Hail, Floods and High Winds Threaten Italian Crops

Some are seeing up to 70% of their vineyards damaged, and Coldiretti, a farmers union, estimates damages to agriculture at more than 500 million euros.
Nebbiolo grapes in Cannubi parcel / Photo courtesy of Anna Abbona of Marchesi di Barolo

While most Americans are aware of the deadly wildfires scorching California, hail, floods, thunder storms and powerful winds are wreaking havoc on Italian crops, including wine grapes. In some cases, yields have been affected by up to 70%.

“Hail is the damage that farmers fear the most in this season because it makes irreparable damages, destroying the work of the whole year,” says Roberto Paravidino, chairman of Coldiretti, a farmers’ union in Italy. Meanwhile, he noted, the heavy rains did nothing to help drought conditions, but the downpours instead caused landslides.

This June, Italy saw 124% more rain than the historical average. It also seems that it will be the third hottest June since 1800, experts say.

Coldiretti estimates that Mother Nature has caused more than 500 million euros in damages to all crops including grapes, olives and cereals this year.

Where the damage is

Stevie Kim, managing director of Vinitaly International, says the affected areas “include some parts of Piedmont, Emilia-Romagna, Lombardy, and Veneto… So far, most producers that I’ve spoken to seem to be cautiously optimistic.”

Elio Filippino has 10 hectares (25 acres) of vineyards surrounding Neive, in the heart of Piedmont, where he produces Barbaresco and Barolo wines. He says he learned his lesson in April 2017 when hail storms battered his vines.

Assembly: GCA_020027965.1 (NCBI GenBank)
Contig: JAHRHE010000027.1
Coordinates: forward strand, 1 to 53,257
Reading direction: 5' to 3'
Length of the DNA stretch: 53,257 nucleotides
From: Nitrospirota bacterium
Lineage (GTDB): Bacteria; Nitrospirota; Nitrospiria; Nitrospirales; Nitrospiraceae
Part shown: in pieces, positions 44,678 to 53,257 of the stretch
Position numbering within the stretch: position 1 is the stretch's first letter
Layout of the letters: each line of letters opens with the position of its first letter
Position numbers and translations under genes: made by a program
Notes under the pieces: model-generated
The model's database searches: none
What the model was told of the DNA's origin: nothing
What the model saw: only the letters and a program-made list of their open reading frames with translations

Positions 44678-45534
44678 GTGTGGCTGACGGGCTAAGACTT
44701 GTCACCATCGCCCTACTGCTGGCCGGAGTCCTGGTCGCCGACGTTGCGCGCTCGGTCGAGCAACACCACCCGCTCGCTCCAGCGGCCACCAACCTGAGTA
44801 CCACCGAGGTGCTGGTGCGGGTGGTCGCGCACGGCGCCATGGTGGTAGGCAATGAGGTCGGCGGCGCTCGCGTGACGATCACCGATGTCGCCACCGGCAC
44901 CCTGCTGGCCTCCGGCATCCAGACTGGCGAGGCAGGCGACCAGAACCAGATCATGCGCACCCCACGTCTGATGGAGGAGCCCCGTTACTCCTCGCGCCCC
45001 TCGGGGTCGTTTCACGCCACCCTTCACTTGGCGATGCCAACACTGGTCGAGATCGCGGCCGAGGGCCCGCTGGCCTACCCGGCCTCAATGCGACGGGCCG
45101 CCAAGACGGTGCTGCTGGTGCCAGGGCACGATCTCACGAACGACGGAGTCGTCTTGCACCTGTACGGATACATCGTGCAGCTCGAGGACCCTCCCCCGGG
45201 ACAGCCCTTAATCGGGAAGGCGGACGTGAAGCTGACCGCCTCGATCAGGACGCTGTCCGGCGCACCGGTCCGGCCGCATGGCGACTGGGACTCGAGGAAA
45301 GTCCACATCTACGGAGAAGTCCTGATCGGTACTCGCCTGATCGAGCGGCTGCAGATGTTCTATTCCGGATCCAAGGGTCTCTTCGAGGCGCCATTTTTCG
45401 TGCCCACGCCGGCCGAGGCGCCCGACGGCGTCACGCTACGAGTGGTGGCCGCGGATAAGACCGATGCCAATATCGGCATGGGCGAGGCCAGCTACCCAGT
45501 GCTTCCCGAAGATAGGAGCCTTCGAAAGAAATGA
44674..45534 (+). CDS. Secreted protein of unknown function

“I learned the secrets of the vineyards from my father, Domenico Filippino. He used to tell me that in the fields, you are exposed to this huge risk, as the fruits grow under the sky, not under a roof,” says Filippino. As a result, he installed anti-hail wires, and this year he was better able to resist the harsh hail storms that have hammered the region this summer.

Overall last year, Italian vintners saw their yields plunge about 30%.

Fellow Barolo producer Anna Abbona of Marchesi di Barolo says “[…]despite the heavy rains and some hail[…]unfortunately hitting the area, we are so far in a good place. Especially the vineyards, which are in the commune of Barolo[…]are looking vigorous.”

“We are doing our best to preserve this good quality of grapes and vineyards, and keeping our fingers crossed for the weeks to come before the harvest,” she says.

Damage in Sicily 

Heavy rains, hail, thunderstorms and strong winds have afflicted Sicily as well.

Federico Lombardo di Monte Iato of Firriato wine estates, which has vineyards on the slopes of Mount Etna in the east of Sicily all the way to the hills of Trapani in the west, didn’t directly address any problems the weather has caused. Instead, he explains how he was applying “all the practices of precision viticulture to continue to ensure high-quality wines despite the changes in climates.”

In particular, he notes that among the techniques he is using, one is minimal tillage. “We work the soil as little as possible, to minimize soil erosion…”

No rains are in the forecast this week for Italy, but temperatures are expected to be between 90–100° F degrees in parts of the country.

Published on July 30, 2018
Topics: Latest News
About the Author
Leslie Gevirtz
Contributing Editor, Business

An award-winning journalist, Gevirtz spent more than 20 years covering disasters—natural, political, and financial—before becoming Reuters’ wine correspondent; a beat that guaranteed her colleagues were always glad to see her.




Want breaking news in the wine world?

Sign up for the Beverage Industry Enthusiast newsletter for a weekly rundown on the latest
Sign up for the
Beverage Industry Enthusiast
newsletter for a weekly
rundawn on the latest
Please enter a valid email address

Welcome to winemag.com! By using our website and/or subscribing to our newsletter, you agree to our use of cookies and the terms of our Privacy Policy